The game has certainly changed. After Paris Fashion Week in March this year, many cities were locked down in response to the rapid spread of COVID-19. Shanghai’s own had to go fully digital later that month. It was reported to be “the world’s first fashion-week event to livestream its entire roster of runway shows”. DFW would be happy to dispute that. To be sure, at their 2012 debut, the broadcast and live streaming of fashion shows had already gained traction although many heritage luxury brands wouldn’t be enticed. Fashion and its kindred runway presentations had a slow start in embracing digital technology. In 1998, the Austrian designer Helmut Lang—then still creating his eponymous line—availed his autumn/winter show online. But it was Alexander McQueen, 11 years later, who was the first designer to live stream a fashion show—the stunning Plato’s Atlantis, reportedly garnered 3.5 million views on YouTube.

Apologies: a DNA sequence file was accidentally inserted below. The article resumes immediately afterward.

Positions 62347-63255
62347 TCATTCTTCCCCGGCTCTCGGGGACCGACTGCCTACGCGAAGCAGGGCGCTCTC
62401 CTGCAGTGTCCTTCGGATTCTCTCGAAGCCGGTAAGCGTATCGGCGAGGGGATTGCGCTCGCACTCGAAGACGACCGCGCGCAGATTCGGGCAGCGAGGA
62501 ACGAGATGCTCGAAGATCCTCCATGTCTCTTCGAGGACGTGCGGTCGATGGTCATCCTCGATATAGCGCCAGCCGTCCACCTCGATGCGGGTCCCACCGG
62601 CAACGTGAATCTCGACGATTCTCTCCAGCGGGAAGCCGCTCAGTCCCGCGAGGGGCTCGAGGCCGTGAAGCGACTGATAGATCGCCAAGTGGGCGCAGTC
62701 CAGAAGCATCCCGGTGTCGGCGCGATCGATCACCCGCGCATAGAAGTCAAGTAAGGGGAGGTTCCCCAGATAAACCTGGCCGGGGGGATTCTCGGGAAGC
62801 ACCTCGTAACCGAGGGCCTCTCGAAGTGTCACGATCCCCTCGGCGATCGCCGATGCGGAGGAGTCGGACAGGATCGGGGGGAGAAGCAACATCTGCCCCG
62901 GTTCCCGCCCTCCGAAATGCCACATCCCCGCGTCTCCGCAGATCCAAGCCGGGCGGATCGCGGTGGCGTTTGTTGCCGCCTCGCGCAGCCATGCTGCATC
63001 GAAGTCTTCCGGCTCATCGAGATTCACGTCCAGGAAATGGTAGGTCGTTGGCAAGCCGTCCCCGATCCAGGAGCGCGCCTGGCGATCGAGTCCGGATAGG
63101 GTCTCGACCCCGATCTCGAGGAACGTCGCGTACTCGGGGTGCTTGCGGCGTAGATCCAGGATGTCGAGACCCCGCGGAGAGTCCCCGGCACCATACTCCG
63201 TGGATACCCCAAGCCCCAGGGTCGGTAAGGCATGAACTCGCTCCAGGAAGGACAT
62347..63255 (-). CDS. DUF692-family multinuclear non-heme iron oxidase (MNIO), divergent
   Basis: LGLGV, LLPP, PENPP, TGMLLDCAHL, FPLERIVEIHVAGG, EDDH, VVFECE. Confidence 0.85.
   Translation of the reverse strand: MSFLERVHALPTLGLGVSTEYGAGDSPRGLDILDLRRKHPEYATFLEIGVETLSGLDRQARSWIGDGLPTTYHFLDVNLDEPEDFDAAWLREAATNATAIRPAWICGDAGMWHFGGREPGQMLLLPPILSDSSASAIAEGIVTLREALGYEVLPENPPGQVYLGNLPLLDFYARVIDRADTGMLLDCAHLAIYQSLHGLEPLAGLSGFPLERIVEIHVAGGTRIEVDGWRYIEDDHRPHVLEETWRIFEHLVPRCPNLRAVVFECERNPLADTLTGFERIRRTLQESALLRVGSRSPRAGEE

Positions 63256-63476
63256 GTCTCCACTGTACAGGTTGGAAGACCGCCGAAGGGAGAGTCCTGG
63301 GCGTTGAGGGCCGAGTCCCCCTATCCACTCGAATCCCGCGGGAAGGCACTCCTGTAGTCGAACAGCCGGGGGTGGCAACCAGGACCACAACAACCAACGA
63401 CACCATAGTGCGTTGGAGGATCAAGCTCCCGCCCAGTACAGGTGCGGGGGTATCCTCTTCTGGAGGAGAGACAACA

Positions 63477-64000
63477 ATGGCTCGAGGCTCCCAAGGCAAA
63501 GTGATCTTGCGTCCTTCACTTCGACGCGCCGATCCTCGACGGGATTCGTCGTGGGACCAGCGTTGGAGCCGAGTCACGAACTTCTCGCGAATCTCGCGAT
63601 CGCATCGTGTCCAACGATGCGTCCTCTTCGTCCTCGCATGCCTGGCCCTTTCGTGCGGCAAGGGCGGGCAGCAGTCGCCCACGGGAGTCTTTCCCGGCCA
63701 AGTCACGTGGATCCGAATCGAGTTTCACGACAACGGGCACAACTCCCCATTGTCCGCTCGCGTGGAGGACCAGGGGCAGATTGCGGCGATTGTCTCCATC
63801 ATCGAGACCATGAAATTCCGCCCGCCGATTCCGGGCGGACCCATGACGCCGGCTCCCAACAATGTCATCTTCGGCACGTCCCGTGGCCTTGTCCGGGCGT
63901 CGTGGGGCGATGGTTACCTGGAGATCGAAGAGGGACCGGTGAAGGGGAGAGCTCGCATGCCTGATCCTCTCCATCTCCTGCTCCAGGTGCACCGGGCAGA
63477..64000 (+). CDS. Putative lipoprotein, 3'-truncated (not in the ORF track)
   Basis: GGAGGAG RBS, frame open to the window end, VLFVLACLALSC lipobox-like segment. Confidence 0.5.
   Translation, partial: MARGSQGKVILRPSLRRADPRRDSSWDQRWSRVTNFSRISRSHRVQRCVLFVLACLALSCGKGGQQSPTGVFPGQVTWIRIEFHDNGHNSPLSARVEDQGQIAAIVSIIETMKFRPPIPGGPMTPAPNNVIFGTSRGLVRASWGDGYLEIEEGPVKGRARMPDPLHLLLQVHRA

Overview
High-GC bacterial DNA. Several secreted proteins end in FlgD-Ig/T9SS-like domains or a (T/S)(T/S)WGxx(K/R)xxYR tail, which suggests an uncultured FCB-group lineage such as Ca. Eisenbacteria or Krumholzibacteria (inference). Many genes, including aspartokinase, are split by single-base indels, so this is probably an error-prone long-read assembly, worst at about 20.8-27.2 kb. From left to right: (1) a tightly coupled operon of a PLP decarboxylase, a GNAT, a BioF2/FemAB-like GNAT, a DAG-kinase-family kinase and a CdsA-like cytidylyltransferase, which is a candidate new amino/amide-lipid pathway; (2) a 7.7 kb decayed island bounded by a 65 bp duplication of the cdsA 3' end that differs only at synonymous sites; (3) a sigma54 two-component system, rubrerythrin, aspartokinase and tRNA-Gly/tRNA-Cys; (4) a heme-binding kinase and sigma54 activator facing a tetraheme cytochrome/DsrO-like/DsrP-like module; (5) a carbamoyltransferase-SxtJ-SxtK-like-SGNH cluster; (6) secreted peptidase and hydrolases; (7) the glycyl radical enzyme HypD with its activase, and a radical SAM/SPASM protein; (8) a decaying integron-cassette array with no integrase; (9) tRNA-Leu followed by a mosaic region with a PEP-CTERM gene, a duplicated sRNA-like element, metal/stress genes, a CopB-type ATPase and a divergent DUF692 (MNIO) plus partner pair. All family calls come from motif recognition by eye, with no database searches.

Mr McQueen never followed that with another. That collection—spring/summer 2010—was his last. But he did pave the way for many others who quickly followed with their own live streams. By 2013, New York Fashion Week, ardent adopter of live streaming, reported that two-third of its shows were live streamed. YouTube, for both brands and viewers, have been the go-to platform to watch fashion show videos, be they live-streamed or archived. Fast forward to the present, Instagram, too, is tapping both demand and need. Last month, the Facebook-own photo-sharing site released a complete guide on how to host a digital fashion show on its popular platform, as well as how to post backstage photos and tap into the reach of influencers. The case for using Instagram to broadcast fashion shows is compelling. According to a study published by French trend forecaster Heuritech, there has been a whopping 70% increase in traffic at Instagram since lockdowns were introduced throughout the world.
CYC The Custom Shop designed by David Wang at the last Digital Fashion Week